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Fort Lauderdale Office

David D Nielson, Attorney at Law

 

 

Chapter 13 Bankruptcy

Chapter 13 of the Bankruptcy Code is designed for individual consumers who either wish to, or need to, repay some or all of their debts. Sometimes, by paying a portion of your debt, like a home mortgage for example, you can keep the home or other property. In other circumstancies, based on income requirements, some people may not qualify for a Chapter 7 and must file a Chapter 13 bankruptcy to seek protection from creditors.  In other cases, you may want to keep your home even through you are behind on the mortgage payments, and if you have sufficient income to pay the arrears through the Chapter 13 Plan for 36 to 60 months, maintain your current mortgage payments, generally you can keep the house. A Chapter 13 can also help with past due taxes in some cases.

In a Chapter 13, you can usually:

  • Stop foreclosure proceedings or car repossessions
  • Repay the arrearage on your mortgage or your car loan over a period of up to five years
  • Eliminate a second mortgage if your house is worth less than what you owe on the first mortgage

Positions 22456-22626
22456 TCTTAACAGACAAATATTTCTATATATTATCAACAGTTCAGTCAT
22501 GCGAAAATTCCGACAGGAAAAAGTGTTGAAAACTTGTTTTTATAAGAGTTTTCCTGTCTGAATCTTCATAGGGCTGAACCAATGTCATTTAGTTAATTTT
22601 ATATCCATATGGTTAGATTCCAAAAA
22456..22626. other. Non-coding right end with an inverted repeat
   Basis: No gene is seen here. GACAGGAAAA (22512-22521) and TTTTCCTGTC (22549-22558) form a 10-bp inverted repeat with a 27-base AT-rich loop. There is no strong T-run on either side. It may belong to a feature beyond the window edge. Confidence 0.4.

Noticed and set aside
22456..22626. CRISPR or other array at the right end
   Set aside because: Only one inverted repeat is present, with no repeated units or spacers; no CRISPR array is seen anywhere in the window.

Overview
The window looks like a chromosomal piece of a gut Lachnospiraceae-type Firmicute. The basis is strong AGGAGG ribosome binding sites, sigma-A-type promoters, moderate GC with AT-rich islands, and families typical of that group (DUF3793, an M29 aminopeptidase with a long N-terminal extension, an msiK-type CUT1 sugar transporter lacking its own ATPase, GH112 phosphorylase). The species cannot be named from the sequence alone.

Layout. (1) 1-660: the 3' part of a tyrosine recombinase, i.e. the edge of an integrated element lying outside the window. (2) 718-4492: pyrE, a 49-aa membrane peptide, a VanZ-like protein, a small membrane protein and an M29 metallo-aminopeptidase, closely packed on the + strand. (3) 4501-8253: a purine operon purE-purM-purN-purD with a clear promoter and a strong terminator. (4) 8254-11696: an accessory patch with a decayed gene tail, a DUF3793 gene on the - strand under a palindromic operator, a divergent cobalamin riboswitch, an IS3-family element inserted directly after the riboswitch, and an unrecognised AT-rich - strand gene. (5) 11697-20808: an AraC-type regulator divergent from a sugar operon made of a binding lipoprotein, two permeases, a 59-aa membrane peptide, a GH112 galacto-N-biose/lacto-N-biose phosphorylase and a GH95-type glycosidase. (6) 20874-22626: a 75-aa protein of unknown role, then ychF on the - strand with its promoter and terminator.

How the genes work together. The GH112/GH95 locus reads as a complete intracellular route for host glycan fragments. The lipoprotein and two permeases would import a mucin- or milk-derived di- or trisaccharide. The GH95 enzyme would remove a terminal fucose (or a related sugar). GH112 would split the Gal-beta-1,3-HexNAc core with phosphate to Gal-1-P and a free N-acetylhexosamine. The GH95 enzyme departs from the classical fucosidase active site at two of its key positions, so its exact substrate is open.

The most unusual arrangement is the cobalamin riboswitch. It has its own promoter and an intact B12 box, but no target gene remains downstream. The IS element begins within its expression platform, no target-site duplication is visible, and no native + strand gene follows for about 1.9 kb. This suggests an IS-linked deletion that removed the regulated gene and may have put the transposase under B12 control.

• Pay unpaid taxes over a five-year period

Attorney Nielson can assist you in determining if a Chapter 13 is right for you.  Contact him for a free consultation.

Answers to some frequently asked questions

How does Chapter 13 save my house from foreclosure?
The filing of a Chapter 13 petition at any time before a foreclosure sale stops the sale for at least a period of time. Individuals in Chapter 13 can file a Repayment Plan that provides for the repayment of your mortgage arrears over a 3-5 year period. For example, if you are behind $30,000 on your mortgage, you can generally file a plan that calls for repayment of that amount at the rate of $500/month for 60 months. You would also have to resume making current mortgage payments and all escrow/real estate tax.

I have heard that you can eliminate second and third mortgages in Chapter 13. Is that true?
Sometimes. If the value of your house is less than the amount you owe on the first mortgage (including any arrears), then your attorney can file a motion with the court asking that the junior mortgage (or other liens, like real estate attachments) be eliminated.

How are unpaid taxes handled in a Chapter 13?
Taxes that cannot be discharged in bankruptcy, such as unpaid meals taxes, sales taxes or payroll taxes or recent income taxes can be part of a debtor’s 3-5 year plan.

 

 

 

  • Debtor and Creditor Representation
  • Business Reorganization
  • Chapter 7 & 13 Representation
  • Resources for Post-Bankruptcy Credit Status/Repair
  • Mortgage Loan Modifications